[1] Mundelein College Faculty Message to the Student Body, 6 November 1947. Women and Leadership Archives, Loyola University Chicago, Box 251, Folder 11. 

[2] Coffey, Sister M. Justitia. J.M.J. Questionnaire. Women and Leadership Archives, Loyola University Chicago, Box 251, Folder 11. 

[3] Coffey, Sister M. Justitia. Letter to Mother Mary Isabella and Council Members. Women and Leadership Archives, Loyola University Chicago, Box 251, Folder 11. 

[4] Mundelein College Alumnae Reunion, Ground Breakers Session. Women and Leadership Archives, Loyola University Chicago, Box 251, Folder 11. 

[5] Frisbie, Margaret. “The Nun who Stopped Traffic…and Built a Skyscraper College,” The New World Feature, 14 October 1994. Women and Leadership Archives, Loyola University Chicago, Box 251, Folder 11. 

[6] Ibid. 

[7] Memories of Sister Mary Justitia Coffey, BVM, 1959. Women and Leadership Archives, Loyola University Chicago, Box 251, Folder 11. 

[8] The Chronicle of Mundelein College. Women and Leadership Archives, Loyola University Chicago, Box 251, Folder 11. 

[9] Frisbie, Margaret. “The Nun who Stopped Traffic…and Built a Skyscraper College,” The New World Feature, 21 October 1994. Women and Leadership Archives, Loyola University Chicago, Box 251, Folder 11. 

[10] Coffey, Sister M. Justitia. Telegram to Student Body of Mundelein College, 25 September 1945. Women and Leadership Archives, Loyola University Chicago, Box 251, Folder 11.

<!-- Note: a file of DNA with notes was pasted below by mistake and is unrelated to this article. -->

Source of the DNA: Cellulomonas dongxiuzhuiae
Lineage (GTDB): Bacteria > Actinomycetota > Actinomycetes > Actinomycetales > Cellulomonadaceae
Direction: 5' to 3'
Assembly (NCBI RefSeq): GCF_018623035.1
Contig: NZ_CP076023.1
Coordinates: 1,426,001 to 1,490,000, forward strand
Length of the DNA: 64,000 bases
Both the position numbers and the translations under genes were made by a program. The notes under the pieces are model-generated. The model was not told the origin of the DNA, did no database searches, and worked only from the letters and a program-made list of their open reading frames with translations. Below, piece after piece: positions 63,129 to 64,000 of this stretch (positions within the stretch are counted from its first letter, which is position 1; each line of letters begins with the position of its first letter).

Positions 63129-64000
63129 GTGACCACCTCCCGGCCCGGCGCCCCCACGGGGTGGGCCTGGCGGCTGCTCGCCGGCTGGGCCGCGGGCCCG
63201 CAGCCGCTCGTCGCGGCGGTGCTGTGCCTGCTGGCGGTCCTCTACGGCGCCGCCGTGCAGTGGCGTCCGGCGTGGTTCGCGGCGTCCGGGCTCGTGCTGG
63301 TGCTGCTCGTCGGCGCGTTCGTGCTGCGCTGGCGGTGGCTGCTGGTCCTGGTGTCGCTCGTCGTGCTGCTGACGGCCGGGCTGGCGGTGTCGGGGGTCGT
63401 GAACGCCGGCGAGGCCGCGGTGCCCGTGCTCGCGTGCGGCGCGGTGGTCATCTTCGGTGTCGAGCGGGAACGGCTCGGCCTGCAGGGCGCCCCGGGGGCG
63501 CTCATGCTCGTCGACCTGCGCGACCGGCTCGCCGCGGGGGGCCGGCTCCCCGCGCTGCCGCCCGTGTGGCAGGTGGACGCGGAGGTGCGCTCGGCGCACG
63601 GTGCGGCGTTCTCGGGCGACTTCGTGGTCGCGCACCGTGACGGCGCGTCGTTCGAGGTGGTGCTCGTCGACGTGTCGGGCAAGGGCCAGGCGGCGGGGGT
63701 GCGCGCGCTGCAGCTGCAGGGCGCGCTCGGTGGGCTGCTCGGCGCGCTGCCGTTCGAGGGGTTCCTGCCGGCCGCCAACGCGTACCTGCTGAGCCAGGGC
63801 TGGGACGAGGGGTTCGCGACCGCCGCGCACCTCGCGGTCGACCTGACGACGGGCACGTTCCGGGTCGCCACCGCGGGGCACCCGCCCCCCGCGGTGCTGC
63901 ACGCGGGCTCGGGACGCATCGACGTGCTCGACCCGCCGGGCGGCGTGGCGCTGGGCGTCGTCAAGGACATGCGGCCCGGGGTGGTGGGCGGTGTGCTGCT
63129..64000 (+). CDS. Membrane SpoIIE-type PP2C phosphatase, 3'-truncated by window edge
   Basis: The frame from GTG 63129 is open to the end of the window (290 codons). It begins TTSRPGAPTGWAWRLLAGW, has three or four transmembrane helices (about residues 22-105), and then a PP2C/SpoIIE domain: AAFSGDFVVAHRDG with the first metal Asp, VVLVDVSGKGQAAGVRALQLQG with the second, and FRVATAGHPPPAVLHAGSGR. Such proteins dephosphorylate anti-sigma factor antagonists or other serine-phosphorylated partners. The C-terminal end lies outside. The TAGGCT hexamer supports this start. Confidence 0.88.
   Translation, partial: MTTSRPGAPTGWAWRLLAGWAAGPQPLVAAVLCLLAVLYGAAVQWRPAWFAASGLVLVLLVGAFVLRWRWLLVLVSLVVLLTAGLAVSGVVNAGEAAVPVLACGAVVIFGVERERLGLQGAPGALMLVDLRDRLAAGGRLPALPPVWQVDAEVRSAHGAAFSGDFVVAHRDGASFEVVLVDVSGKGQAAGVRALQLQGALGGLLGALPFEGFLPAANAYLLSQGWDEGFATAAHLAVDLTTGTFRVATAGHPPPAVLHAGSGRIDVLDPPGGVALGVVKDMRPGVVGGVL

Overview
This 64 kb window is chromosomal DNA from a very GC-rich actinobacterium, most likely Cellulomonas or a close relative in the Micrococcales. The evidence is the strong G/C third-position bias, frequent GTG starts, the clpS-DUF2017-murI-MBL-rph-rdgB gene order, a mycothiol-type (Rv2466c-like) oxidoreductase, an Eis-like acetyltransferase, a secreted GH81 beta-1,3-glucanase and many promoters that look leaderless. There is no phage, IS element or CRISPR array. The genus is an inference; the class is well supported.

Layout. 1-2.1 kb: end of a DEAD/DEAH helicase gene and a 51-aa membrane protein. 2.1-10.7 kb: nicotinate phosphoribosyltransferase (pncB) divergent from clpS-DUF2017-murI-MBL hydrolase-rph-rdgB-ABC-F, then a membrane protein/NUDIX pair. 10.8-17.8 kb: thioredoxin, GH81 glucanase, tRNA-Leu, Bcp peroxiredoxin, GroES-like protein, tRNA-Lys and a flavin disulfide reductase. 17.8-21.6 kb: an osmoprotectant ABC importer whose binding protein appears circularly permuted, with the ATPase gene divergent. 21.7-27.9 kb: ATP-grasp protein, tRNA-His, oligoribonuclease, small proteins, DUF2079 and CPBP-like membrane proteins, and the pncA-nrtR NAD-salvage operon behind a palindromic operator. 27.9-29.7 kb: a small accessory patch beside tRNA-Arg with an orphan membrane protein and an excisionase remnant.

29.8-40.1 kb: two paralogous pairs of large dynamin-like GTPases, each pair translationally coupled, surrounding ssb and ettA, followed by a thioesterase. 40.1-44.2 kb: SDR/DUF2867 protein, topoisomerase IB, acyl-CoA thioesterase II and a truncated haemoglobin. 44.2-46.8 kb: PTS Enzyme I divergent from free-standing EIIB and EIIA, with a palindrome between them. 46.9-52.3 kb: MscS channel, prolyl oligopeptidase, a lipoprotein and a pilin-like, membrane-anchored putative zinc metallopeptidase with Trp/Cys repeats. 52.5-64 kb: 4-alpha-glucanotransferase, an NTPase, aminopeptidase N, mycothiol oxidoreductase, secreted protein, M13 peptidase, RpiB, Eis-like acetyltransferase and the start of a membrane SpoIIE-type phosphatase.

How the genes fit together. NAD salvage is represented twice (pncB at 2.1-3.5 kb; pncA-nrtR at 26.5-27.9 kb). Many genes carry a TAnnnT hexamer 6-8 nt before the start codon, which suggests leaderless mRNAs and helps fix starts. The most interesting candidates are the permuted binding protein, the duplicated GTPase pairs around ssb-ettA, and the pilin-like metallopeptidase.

[11] Benz, Sister M. Rita & Rose, Sister M. Shannon. “Coffey, Sister Mary Justitia”, pp. 176-178. Women and Leadership Archives, Loyola University Chicago, Box 251, Folder 11. 

[12] Mundelein College Faculty Message to the Student Body, 6 November 1947. Women and Leadership Archives, Loyola University Chicago, Box 251, Folder 11. 

[13] Photo of Sister Mary Justitia Coffey. Courtesy of Women and Leadership Archives, Loyola University Chicago, Digital Collections. 

[14] Photo of Construction of Mundelein College. Courtesy of Women and Leadership Archives, Loyola University Chicago, Digital Collections. 

[15] Photo of Sister Mary Justitia Coffey. Courtesy of Women and Leadership Archives, Loyola University Chicago, Digital Collections.


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About Women and Leadership Archives

Established in 1994, the Women and Leadership Archives (WLA) collects, preserves, and makes available permanently valuable records of women and women’s organizations, which document women’s lives, roles, and contributions. The WLA grew out of the need to care for the records of Mundelein College and expanded to collect papers of women leaders and women’s organizations. Collection strengths include the subject areas of activism and women’s issues; authors; education; environmental issues; public service; social justice; women religious; and the fine, performance, and visual arts. The WLA is part of the Gannon Center and Loyola University Libraries and serves a wide variety of users, ranging from students and scholars to the general public. The WLA makes records available at the Archives in Loyola’s Piper Hall, offers remote reference services, presents programs, and provides online resources. Staff include a Director, Assistant Archivist, and graduate assistants from Loyola’s Public History Program.